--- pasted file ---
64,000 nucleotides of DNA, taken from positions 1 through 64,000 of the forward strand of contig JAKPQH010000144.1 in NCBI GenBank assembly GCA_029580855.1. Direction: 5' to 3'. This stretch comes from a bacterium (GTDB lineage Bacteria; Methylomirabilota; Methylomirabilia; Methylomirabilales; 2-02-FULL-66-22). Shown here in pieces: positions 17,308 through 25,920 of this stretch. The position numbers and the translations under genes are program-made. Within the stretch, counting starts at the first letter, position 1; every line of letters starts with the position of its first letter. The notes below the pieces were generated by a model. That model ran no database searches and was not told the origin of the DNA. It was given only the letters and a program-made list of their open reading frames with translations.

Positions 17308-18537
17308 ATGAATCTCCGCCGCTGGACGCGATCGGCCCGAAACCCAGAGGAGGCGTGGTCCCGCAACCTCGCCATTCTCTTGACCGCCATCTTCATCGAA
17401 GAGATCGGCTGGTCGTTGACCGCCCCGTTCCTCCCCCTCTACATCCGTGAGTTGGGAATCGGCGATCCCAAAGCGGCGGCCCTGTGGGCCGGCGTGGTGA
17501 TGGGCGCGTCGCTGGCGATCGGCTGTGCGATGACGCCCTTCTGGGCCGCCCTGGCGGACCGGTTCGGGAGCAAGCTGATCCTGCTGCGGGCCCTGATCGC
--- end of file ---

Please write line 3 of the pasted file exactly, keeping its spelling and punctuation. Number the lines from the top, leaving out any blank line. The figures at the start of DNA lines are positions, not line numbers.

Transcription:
17308 ATGAATCTCCGCCGCTGGACGCGATCGGCCCGAAACCCAGAGGAGGCGTGGTCCCGCAACCTCGCCATTCTCTTGACCGCCATCTTCATCGAA